Please tell me when will we require to call the technique connection.rollback()

  connection = getConnection();
  pstmt1 = connection.preparedstatement ( ... );
  pstmt2 = connection.preparedstatement ( ... );
}catch ( Exception sqe ) {  sqe.printStacktrace();
}finally {
  closeQuitely ( pstmt1 );
  closeQuitely ( pstmt2 );
  closeQuitely ( connection );

In above code we're not using connection.rollback(), but when some exception happens, even so everything works fine [ i suppose ], cos connection has already been occur autoCommit = false mode.

What exactly may be the possible situation when we have to make use of this method. Please publish the example too.

Within the exception situation your transaction is conflicting. Eventually it'll timeout, so that as you say it'll rollback. But for now (which might be several minutes) all of the locks taken because of your transaction is going to be held. The bond doesn't have method to understand that you might not nearly to commit(). Holding locks to have an extended period like that's very back for concurrency.

Add the rollback for your exception situation.

It might appear that closing your connection will even terminate the transction. When utilizing simple JDBC, in the existence of connection pooling as implemented in application servers closing the bond has got the semantic of "go back to pool" and the bond pool will support the connection's connection to your present transaction. If later inside your code, still within the scope of the identical transaction, you request for any connection the pool will return the same connection. This is handy indeed for writing moular programs, but has got the penalty that you simply cannot assume closing an association resolves the transaction.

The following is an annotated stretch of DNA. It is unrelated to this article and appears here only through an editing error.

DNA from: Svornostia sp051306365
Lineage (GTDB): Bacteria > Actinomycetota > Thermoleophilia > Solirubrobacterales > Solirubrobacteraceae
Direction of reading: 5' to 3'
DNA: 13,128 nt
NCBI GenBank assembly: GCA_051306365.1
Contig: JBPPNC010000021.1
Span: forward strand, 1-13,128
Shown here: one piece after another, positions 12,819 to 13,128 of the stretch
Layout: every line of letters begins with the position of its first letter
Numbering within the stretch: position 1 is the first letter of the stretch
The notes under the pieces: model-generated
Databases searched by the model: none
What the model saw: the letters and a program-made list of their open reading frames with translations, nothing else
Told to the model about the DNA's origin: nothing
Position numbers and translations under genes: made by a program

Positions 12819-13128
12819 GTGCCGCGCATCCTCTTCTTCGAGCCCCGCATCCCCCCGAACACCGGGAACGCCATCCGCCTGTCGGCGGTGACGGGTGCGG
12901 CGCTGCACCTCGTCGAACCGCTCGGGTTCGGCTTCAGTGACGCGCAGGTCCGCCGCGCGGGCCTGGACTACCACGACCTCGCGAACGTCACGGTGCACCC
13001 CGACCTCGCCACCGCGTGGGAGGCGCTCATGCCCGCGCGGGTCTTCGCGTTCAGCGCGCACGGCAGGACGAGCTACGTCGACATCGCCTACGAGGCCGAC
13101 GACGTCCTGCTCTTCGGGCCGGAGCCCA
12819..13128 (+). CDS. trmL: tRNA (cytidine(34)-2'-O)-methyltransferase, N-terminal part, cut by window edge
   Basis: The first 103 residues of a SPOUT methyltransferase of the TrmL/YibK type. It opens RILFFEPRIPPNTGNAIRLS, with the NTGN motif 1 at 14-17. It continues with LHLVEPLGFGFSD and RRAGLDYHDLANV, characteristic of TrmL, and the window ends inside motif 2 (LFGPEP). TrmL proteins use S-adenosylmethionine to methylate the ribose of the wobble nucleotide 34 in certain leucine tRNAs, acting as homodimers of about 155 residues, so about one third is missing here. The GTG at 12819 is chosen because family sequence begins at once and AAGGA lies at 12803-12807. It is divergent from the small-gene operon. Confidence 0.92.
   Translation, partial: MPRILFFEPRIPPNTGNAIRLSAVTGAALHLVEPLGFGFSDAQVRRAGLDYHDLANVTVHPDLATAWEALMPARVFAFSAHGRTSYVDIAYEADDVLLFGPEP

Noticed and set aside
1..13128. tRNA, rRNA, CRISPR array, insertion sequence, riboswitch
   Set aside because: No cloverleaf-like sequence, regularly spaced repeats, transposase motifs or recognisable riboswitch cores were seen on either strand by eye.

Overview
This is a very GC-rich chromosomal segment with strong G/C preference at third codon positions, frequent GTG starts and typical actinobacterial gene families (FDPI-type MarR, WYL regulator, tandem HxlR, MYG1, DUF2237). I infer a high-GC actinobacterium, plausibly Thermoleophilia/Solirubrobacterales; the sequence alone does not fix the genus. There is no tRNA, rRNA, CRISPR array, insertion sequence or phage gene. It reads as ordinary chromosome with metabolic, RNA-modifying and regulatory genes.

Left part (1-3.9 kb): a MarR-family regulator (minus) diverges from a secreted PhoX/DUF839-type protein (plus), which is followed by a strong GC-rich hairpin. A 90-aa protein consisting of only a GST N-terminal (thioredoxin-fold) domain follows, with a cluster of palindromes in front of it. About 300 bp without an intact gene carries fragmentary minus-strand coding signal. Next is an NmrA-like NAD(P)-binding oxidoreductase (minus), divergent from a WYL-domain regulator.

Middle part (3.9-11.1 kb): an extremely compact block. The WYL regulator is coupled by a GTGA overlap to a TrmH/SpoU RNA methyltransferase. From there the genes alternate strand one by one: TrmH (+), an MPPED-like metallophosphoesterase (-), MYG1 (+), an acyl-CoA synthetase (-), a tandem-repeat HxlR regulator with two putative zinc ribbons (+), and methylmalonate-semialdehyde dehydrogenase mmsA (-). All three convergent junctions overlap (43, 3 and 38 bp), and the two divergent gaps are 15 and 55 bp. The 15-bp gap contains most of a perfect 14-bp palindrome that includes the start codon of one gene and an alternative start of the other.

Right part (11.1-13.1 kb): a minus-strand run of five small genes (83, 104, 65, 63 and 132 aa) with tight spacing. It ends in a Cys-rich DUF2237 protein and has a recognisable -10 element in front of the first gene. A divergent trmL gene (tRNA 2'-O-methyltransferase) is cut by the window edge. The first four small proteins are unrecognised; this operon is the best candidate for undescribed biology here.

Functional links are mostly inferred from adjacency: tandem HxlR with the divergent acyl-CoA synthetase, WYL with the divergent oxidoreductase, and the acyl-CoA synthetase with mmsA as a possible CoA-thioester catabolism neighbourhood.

begin tran

// call a method
    get connection


    close connection

// call another method

    get connection  // you get the **same** connection still associated with the tran


    close connection


Whenever you close your connection, your transaction is going to be ended. Most DBMS's will rollback your transaction because they do not know under what conditions the bond was ended (maybe your program was wiped out?). So if you have committed, the rollback is going to do nothing.

However, if you are using Connection-Pooling, whenever you close the bond, the Pool Manager intercepts it and can most likely (hopefully) rollback the bond and then leave the bond open.

It is good practice to rollback within the catch clause, or perhaps the finally clause. It generally does not hurt to complete a pointless rollback following a commit.

Being an aside, if you are using Postgres, it's wise to rollback before you begin to make sure that your transaction start-time is totally reset. Like Postgres supports the current_timestamp value towards the time the transaction began and when you are using put Connections, this might have been a very long time ago!

Should you close an association without carrying out it will transaction is going to be folded back. if you work with an association pool, it's most likely doing that for you personally.

An explicit rollback is most likely appropriate whenever you encounter an ailment that's not leading to the best however, you still don't wish to commit.